The CRTC's Future of Television Hearing Turns Into The Netflix Show

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Michael Geist:

How did a company that scarcely garnered a mention only five years ago come to be the industry’s chief concern? Recent data released by the CRTC indicates that 30 per cent of English-speaking Canadians subscribed to the service in 2013, a remarkable success story for a company that started with no subscribers and an untested streaming video model in the fall of 2010.

A disappointing end to the operatic tale of Mayor Rob Ford

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“ it’s the equivalent of Luke Skywalker’s final confrontation with Darth Vader never happening because he got taken out by a lucky shot from a random Storm Trooper.”

I'm leaving Mojang

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Notch’s comments on the heels of the $2.5-billion sale to Microsoft.

Mayor Rob Ford’s rehab clinic also does cancer detection

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The rumour I heard was that they discovered a benign tumour in May.

Rob Ford dropping out of Toronto mayoral race

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And Doug apparently running instead.

Love, Grampa and Grandmaster Flash

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Facebook autocomplete comedy.

Apple Watch: Asking Why and Saying No

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Apple Watch - Features

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Inside the Fast-Food Labor Protests

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So frustrating. More than half of US fast food workers get public assistance:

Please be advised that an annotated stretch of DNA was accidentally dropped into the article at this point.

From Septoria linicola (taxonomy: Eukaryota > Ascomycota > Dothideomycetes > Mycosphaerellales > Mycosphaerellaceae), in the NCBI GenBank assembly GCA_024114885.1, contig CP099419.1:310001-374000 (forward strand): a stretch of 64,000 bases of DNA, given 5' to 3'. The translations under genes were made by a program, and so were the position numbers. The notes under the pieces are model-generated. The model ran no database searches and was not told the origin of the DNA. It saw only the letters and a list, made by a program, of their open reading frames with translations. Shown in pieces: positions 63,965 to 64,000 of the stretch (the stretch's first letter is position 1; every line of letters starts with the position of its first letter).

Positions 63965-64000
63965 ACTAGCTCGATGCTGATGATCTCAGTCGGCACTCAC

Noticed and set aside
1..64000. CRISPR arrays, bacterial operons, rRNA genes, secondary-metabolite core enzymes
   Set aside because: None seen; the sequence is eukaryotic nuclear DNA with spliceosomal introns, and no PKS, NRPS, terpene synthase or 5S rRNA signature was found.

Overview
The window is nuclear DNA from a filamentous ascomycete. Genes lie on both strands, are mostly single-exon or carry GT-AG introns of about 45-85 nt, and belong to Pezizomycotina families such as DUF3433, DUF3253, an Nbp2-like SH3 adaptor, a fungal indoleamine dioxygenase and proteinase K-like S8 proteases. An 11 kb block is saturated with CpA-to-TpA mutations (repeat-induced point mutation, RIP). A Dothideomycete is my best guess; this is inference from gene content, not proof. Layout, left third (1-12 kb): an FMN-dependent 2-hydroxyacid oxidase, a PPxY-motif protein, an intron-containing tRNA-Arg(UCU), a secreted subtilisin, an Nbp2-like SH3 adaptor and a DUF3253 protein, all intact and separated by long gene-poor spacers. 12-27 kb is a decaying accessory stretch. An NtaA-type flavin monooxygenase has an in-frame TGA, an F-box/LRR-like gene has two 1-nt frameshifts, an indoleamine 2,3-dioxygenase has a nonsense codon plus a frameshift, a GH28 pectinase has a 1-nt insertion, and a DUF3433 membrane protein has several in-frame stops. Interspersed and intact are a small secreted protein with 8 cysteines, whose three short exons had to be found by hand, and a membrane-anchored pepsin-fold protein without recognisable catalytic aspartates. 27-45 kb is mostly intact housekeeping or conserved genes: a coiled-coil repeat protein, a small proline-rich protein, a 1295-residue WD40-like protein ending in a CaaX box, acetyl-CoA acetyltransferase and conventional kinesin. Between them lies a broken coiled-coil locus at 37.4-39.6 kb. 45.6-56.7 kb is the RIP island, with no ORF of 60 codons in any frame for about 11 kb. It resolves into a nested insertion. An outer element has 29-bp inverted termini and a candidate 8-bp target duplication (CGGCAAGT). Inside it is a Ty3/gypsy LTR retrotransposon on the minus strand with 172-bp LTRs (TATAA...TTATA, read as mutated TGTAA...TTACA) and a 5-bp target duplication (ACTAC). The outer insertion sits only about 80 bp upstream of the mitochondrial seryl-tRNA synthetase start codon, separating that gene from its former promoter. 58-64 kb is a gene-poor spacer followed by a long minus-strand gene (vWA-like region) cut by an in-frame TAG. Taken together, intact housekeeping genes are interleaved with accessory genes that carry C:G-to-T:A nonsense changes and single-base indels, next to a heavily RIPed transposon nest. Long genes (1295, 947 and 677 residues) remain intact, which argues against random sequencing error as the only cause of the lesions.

American fast-food workers receive almost seven billion dollars a year in public assistance. That’s a direct taxpayer subsidy, the activists argue, for the fast-food industry. Taxpayers are also, by that logic, grossly overpaying the industry’s top management. According to the progressive think tank Demos, fast-food executives’ compensation packages quadrupled, in constant dollars, between 2000 and 2013. They now take home, on average, nearly twenty-four million dollars a year. Their front-line workers’ wages have barely risen in that time, and remain among the worst in U.S. industry. The differential between C.E.O. and worker pay in fast food is higher than in any other domestic economic sector—twelve hundred to one. In construction, by comparison, the differential is ninety-three to one.

RER, UP(X), (D)RL, SmartTrack, W(W/E)LRT: The Frustration of Competing Plans

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Definitive Steve Munro post on the nature of various transit schemes and on which lines should actually be built.

Tech, Meet Fashion

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On the perhaps-unnecessary new frontier of wearable technology. In which Jony Ive says, “Switzerland is fucked”.

The class war in American politics is over. The rich won.

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The Cinematic History of 007: 52 Years of James Bond

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My fave: Jerry Orbach as Bond in “Murder, He Killed”

Notes on the Celebrity Data Theft